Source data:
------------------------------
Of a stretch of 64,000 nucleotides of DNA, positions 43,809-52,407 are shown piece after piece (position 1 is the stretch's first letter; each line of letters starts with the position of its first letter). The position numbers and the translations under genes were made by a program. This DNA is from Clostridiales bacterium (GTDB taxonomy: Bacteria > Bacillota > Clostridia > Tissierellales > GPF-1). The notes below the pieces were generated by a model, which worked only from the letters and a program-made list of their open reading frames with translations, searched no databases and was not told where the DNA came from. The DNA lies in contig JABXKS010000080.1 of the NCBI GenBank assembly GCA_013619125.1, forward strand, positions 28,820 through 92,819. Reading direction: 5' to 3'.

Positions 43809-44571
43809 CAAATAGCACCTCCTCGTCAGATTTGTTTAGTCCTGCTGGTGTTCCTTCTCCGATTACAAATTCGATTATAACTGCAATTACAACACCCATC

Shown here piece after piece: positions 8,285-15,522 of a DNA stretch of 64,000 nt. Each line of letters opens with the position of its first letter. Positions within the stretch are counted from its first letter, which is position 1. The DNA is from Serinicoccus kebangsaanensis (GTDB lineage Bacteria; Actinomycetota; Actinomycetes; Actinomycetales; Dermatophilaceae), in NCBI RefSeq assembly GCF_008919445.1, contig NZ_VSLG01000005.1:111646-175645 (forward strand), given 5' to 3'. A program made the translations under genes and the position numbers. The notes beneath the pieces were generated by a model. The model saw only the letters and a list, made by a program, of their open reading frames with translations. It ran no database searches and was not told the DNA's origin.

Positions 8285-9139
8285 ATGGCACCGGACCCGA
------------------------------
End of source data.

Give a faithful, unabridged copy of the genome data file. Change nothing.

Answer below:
Of a stretch of 64,000 nucleotides of DNA, positions 43,809-52,407 are shown piece after piece (position 1 is the stretch's first letter; each line of letters starts with the position of its first letter). The position numbers and the translations under genes were made by a program. This DNA is from Clostridiales bacterium (GTDB taxonomy: Bacteria > Bacillota > Clostridia > Tissierellales > GPF-1). The notes below the pieces were generated by a model, which worked only from the letters and a program-made list of their open reading frames with translations, searched no databases and was not told where the DNA came from. The DNA lies in contig JABXKS010000080.1 of the NCBI GenBank assembly GCA_013619125.1, forward strand, positions 28,820 through 92,819. Reading direction: 5' to 3'.

Positions 43809-44571
43809 CAAATAGCACCTCCTCGTCAGATTTGTTTAGTCCTGCTGGTGTTCCTTCTCCGATTACAAATTCGATTATAACTGCAATTACAACACCCATC

Shown here piece after piece: positions 8,285-15,522 of a DNA stretch of 64,000 nt. Each line of letters opens with the position of its first letter. Positions within the stretch are counted from its first letter, which is position 1. The DNA is from Serinicoccus kebangsaanensis (GTDB lineage Bacteria; Actinomycetota; Actinomycetes; Actinomycetales; Dermatophilaceae), in NCBI RefSeq assembly GCF_008919445.1, contig NZ_VSLG01000005.1:111646-175645 (forward strand), given 5' to 3'. A program made the translations under genes and the position numbers. The notes beneath the pieces were generated by a model. The model saw only the letters and a list, made by a program, of their open reading frames with translations. It ran no database searches and was not told the DNA's origin.

Positions 8285-9139
8285 ATGGCACCGGACCCGA